In Luke Kornet, the Celtics have a big man who excels at the little things


“I’m ready to play 30 minutes or zero minutes and everything in between,” Kornet said.

Celtics center Luke Kornet will have a very important role on his team this season. Wilfredo Lee/AP Photo

Luke Kornet first arrived in Boston a few years ago unsure of what role he would play on the Celtics. He knew that he was responsible for making his new team better, but he would have to figure out how to do that with the meager playing time he was fortunate enough to receive. 

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Now, Kornet is the next big man up on a Celtics team with championship aspirations, being counted upon to replicate the production of Kristaps Porzingis and Al Horford should they become unavailable. 

How did Kornet go from a recently-traded afterthought on the Celtics’ roster to one of its most important centers?

He learned how to make his team better, and it’s now the only thing he cares about.

“I feel like all [expectations] I really have for myself is just figuring out whatever best helps us win on a daily basis,” Kornet told “And I really try not to have much other than that.”

Kornet is wired to play basketball in a different way than most people are. While many players hone their craft by taking difficult shots in practice, Kornet focuses on improving his screening and rebounding to ensure that the shots those other players take are always easy. 

It’s not the flashiest way to play, but it wins games and makes the Celtics’ many scoring threats better. For those reasons, that’s the only way Kornet wants to play.

“From high school and college, I feel like my whole life just kind of flowed to where all I really care about is just figuring out whatever it is that helps our team win,” Kornet said.

That doesn’t mean it’s the only way he can play. Kornet has always been able to mold his game to whatever best fits his teams on a given night, whether that means he’s the No. 1 scoring option or a permanent fixture on the bench.

“I’m ready for basically whatever the team gives,” Kornet said. “I feel like throughout my life and career I’ve played every role from being the main guy to being the worst guy on the team.”

Kornet’s malleability has proven very important to the Celtics, and it’s part of what defines him as an NBA defender. Not only does Kornet work at becoming one of the best rim protectors in the league, he makes every effort to stop defenders at the perimeter and even guard multiple positions well enough to reliably switch on ball screens.

That Swiss Army Knife playstyle shows itself on offense as well. When Kornet has the ball in his hands, he finishes whenever he has the opportunity to do so and he looks to set his teammates up as a facilitator otherwise. When he’s without the ball, he screens to ensure that the guys who do have it are as open as possible.

Because of this versatility, Kornet’s coaches have high expectations for him to contribute in as many ways as he can. Those expectations aren’t all that different from his own.

“A lot of it is just stuff that I naturally do and I’m always kind of looking to do for our team and for our players that we have,” Kornet said.

Those teams and players have changed frequently throughout Kornet’s career, including this past offseason. The Celtics shocked the league in June when they traded for Porzingis, a former teammate of Kornet’s when they played together in New York, and one he’s excited to once again share a locker room with.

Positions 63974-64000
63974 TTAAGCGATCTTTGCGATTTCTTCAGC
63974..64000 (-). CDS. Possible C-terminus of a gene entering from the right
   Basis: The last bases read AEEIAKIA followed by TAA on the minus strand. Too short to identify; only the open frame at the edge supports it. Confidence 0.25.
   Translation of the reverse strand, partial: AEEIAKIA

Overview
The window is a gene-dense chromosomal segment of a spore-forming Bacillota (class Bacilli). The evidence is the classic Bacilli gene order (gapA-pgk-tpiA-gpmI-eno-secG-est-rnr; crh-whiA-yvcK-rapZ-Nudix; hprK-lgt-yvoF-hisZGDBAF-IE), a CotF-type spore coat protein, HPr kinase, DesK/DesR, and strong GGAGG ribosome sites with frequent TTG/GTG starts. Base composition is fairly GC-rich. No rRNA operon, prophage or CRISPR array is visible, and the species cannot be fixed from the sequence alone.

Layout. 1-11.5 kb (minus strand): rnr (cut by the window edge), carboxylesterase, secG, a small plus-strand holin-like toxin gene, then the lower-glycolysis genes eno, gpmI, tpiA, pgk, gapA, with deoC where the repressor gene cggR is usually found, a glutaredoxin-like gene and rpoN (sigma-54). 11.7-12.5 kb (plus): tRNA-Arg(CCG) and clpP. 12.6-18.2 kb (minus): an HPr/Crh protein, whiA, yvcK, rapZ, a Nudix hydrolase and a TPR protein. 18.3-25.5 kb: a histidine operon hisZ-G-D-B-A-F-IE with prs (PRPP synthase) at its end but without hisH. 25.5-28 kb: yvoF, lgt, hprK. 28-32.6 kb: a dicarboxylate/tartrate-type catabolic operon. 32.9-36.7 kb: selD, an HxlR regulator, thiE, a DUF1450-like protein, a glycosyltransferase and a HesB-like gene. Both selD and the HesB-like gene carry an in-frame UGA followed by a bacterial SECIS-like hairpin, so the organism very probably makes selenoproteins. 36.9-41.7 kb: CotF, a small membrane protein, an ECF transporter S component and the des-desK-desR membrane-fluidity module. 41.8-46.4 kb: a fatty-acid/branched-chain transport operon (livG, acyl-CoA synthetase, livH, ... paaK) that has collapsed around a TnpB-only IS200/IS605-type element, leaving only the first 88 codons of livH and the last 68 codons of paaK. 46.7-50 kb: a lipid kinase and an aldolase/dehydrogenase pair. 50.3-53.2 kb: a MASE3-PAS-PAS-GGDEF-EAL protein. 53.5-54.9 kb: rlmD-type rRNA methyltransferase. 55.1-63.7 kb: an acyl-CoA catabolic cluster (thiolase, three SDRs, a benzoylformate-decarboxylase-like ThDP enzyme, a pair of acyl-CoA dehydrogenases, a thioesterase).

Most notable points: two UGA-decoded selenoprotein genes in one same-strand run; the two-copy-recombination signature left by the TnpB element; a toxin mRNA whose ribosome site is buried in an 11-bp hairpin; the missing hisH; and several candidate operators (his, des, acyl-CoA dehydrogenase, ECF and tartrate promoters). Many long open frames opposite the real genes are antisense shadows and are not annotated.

“I feel like Boston is a great place for [Porzingis] and for all of us to be challenged, and he really helps in terms of bringing some skill sets that very few people in the world have,” Kornet said. “So I was excited honestly just to have him back, to see how he’s doing and to play with him again.”

But the Celtics weren’t done making headlines. Just as training camp was set to begin, they acquired guard Jrue Holiday in a trade that sent center Robert Williams III to Portland.

Despite the excitement of playing with another all-star in Holiday, Kornet wasn’t ready to say goodbye to Williams yet.

“[I was] just pretty sad about losing Rob because he’s such a great teammate and person that, yeah, I was gonna miss him,” Kornet said.

Boston’s big man room completely transformed over the summer, and it even became smaller with the departure of Grant Williams. That meant that Kornet would almost certainly be depended upon much more often this season than he used to be. 

This is the most responsibility Kornet has ever had in his NBA career, and he is more than eager to take it on. 

“I think at different parts of my life and career I would have probably felt a lot differently about it,” Kornet said, “but I feel like now I’m just ready for whatever is called on me.”

What that entails remains to be seen given how young the season is so far. His role could fluctuate from watching Porzingis and Horford man his position to playing heavy minutes in case one of them gets hurt in a matter of days. Regardless of whether he stays mostly on the bench or starts at center, Kornet will give all he has no matter how much time he plays.

“I’m ready to play 30 minutes or zero minutes and everything in between,” Kornet said.

Entering a season where his responsibilities will likely change drastically from game to game, Kornet once again finds himself uncertain of what his role on the team will be. But this time, he knows exactly how to make his team better, which is all he needs to determine that role and contribute every time he touches the floor.

“I just love playing basketball and I love figuring it out,” Kornet said. “And so whatever that role is, I feel like I’m going to be ready for it.”